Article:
A Chocolate for Your Key? (2007)
Where: ABN Amro Bank, Antwerp, Belgium
When: March 2, 3 or 4, 2007
How much: Approximately $28 million
No one knows his real name, but the staff members at the ABN Amro bank in Antwerp's diamond district knew him as Carlos Hector Flomenbaum. Flomenbaum billed himself as a successful businessman, and he'd frequented the bank for at least a year. The bank's employees loved the guy, described as a gray-haired man between the ages of 55 and 60, speaking American-accented English and brandishing an Argentinean passport. He brought the bank's workers boxes of chocolates, talked to them about non-diamond-related matters and ultimately won their trust to the extent that he was given VIP access to the vault.
At the bank, certain customers are given keys so they can access their diamonds at odd hours. Flomenbaum became one of these trusted key holders, and sometime between March 2 and March 5, 2007, he let himself into the vault and walked out the front door with 120,000 carats of diamonds.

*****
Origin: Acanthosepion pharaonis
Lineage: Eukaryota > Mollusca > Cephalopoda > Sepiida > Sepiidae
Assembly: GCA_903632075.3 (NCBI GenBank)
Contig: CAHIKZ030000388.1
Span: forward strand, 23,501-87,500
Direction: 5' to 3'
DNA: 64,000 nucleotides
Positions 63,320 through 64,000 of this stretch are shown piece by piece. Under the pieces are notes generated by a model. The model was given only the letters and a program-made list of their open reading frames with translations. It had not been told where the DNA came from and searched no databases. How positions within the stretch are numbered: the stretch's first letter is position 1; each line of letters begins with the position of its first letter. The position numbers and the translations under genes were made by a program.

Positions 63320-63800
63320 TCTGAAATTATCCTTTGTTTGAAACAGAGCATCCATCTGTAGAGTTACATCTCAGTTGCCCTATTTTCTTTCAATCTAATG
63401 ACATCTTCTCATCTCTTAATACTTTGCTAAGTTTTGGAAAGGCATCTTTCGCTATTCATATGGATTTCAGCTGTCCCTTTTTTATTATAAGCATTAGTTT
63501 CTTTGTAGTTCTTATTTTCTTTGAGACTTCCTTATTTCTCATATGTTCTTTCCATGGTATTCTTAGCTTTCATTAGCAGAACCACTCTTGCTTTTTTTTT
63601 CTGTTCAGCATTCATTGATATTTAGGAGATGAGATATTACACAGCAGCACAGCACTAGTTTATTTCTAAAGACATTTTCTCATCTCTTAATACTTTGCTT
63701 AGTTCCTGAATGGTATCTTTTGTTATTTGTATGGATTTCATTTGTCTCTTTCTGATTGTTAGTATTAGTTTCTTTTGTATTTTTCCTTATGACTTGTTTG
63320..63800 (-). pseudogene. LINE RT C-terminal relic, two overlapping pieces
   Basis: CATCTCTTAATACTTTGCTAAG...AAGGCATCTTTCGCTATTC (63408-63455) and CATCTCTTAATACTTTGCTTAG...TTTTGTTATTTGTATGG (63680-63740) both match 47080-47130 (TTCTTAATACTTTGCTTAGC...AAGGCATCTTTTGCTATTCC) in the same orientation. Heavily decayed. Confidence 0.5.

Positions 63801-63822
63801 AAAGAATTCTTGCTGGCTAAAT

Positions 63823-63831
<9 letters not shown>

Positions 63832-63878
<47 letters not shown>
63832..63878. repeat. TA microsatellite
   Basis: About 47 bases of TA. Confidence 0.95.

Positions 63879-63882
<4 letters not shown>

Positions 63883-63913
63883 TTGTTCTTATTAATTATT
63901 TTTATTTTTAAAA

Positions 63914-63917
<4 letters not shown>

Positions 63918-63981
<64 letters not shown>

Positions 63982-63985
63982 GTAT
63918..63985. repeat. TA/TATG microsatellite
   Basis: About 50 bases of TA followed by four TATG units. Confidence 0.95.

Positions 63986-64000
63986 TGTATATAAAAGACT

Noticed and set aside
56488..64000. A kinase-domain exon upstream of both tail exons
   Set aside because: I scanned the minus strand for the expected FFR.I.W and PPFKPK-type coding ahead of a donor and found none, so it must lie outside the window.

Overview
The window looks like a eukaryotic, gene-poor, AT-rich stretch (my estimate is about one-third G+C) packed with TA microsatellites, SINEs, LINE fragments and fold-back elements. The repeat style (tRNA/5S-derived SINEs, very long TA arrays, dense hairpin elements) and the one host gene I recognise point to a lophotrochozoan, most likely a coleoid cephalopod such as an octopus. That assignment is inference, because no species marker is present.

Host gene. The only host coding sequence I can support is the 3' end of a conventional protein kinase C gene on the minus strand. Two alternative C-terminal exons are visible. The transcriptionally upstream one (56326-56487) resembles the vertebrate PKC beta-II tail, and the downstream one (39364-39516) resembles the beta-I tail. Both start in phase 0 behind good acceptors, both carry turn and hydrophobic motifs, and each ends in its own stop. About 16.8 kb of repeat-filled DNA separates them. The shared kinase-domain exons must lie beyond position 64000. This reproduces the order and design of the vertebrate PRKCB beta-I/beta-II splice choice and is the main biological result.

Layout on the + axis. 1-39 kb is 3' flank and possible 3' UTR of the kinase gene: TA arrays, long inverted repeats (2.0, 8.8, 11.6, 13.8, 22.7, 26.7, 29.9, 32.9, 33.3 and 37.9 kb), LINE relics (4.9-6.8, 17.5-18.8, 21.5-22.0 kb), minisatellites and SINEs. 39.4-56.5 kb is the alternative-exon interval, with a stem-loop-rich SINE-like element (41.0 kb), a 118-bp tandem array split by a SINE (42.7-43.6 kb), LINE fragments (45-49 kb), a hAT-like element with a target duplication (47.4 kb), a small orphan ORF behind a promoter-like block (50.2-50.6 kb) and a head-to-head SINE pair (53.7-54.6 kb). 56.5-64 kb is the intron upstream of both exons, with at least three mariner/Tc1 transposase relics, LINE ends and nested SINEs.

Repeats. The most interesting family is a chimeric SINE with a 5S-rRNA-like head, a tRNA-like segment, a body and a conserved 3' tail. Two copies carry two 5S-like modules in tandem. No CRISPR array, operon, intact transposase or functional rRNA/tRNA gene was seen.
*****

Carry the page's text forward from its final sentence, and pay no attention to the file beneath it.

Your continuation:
The ABN Amro bank has a $2 million security system. But "Flomenbaum" never had to deal with that. He used his pass card to get into the vault, went straight for the area that he knew held uncut diamonds and emptied five of the deposit boxes. Antwerp's diamond merchants were stunned. It's still unclear how a man with what turned out to be a stolen passport could have passed the bank's background checks.
Among the stolen gems were 41 blue and two extremely rare green stones. In all, the haul was worth about $28 million.